Edgars maintains solid financial position

Edgars 17 March 17

Oliver Kazunga, Senior Business Reporter
LISTED clothing retailer, Edgars Stores Limited has maintained a sound financial position allowing the company to meet its short-term financial obligations driven by reduction in net borrowings and enhanced credit management.

An analysis of the company’s unaudited abridged results for the half year ended July 9, 2017, shows that its current ratio during the period improved to 2.4 from 2.0 during the same period last year.

This means that the Zimbabwe Stock Exchange-listed firm is a going concern as it has the ability to meet its short-term debt despite the challenging operating environment.

Total current assets for the period under review were $37.8 million up from $36 million in the comparable period in 2016. During the period under review, Edgars Stores Limited managed to reduce its total current liabilities to $15.9 million from $17.9 million.

Chairman, Mr Themba Sibanda said good merchandise assortments and resurgent consumer spending assisted the group to end the first half on a positive note.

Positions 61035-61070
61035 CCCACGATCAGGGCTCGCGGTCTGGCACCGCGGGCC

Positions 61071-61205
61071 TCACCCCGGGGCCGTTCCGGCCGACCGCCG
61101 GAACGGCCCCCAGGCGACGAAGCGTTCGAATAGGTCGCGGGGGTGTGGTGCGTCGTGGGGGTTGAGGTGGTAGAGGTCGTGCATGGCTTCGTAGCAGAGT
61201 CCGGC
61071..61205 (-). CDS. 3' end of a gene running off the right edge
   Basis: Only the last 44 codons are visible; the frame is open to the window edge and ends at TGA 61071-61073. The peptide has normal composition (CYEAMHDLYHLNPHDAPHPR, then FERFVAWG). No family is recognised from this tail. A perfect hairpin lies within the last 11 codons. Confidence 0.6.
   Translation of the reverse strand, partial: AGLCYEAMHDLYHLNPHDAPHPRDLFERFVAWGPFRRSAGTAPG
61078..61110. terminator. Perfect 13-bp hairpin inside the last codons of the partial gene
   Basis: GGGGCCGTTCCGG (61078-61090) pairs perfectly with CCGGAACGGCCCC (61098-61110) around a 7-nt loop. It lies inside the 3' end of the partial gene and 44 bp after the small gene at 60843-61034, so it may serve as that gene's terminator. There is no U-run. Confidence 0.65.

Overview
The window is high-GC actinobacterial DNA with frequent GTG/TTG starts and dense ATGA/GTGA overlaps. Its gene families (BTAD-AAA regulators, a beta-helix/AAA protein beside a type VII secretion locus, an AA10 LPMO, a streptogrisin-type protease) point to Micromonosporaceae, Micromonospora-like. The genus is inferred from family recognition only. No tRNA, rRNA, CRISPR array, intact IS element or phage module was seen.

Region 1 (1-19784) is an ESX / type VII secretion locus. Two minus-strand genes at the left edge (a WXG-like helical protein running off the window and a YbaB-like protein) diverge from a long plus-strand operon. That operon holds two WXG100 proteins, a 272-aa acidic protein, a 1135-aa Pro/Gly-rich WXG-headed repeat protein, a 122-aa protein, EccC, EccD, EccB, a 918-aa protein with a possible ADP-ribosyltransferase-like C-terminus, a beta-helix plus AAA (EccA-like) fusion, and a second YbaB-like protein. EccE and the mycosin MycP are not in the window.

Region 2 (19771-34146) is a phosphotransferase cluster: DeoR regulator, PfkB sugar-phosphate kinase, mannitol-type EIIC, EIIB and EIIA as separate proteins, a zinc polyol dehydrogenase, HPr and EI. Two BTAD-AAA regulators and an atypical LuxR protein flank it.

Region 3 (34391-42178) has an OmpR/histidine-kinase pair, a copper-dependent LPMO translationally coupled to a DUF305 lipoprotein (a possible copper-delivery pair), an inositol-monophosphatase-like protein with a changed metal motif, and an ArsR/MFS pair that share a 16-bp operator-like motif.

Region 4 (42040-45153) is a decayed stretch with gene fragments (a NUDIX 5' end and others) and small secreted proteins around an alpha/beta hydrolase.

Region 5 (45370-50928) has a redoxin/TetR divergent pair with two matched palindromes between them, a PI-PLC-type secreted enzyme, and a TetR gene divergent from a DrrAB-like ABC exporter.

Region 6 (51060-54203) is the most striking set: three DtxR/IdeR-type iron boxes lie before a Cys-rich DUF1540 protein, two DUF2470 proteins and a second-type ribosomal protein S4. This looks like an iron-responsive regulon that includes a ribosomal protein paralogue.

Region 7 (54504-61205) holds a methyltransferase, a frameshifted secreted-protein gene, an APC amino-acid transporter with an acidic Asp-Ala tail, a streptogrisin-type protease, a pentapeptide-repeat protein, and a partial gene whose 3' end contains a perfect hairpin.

“Revenue of $24.7 million (2016:$23.1) increased by seven percent from the same period last year. Group gross profit margin of 43 percent reduced by one percent from the same period last year,” he said.

The clothing retail group recorded a profit before tax in the six months ended July 9, 2017 amounting to $0.9 million compared to $0.3 million loss during the comparative period last year.

“The Enterprises Resource Planning (ERP) solution enhanced controls over credit policies. This, together with improved debt collection and policy changes in credit management has resulted in savings of $1.5 million on last year.

“We anticipate savings of at least half this amount in the second half of the year. Other operating expenditure increased due to go-live ERP continuing support in 2016,” said Mr Sibanda.

During the period under review, the clothing company reduced its net borrowing by $1.8 million to $9.4 million. On the outlook, Mr Sibanda said 50 percent of their products were sourced locally, and the prevailing foreign currency shortages would impact their product ranges particularly in the fourth quarter.

“We will pursue all options to obtain key imported products for our customers and inputs for the factory while actively implementing importing substitution where feasible. The biggest obstacle to import substitution is limited allocation of foreign currency to local suppliers of fabric and trim imports,” he said.


Article Source: The Chronicle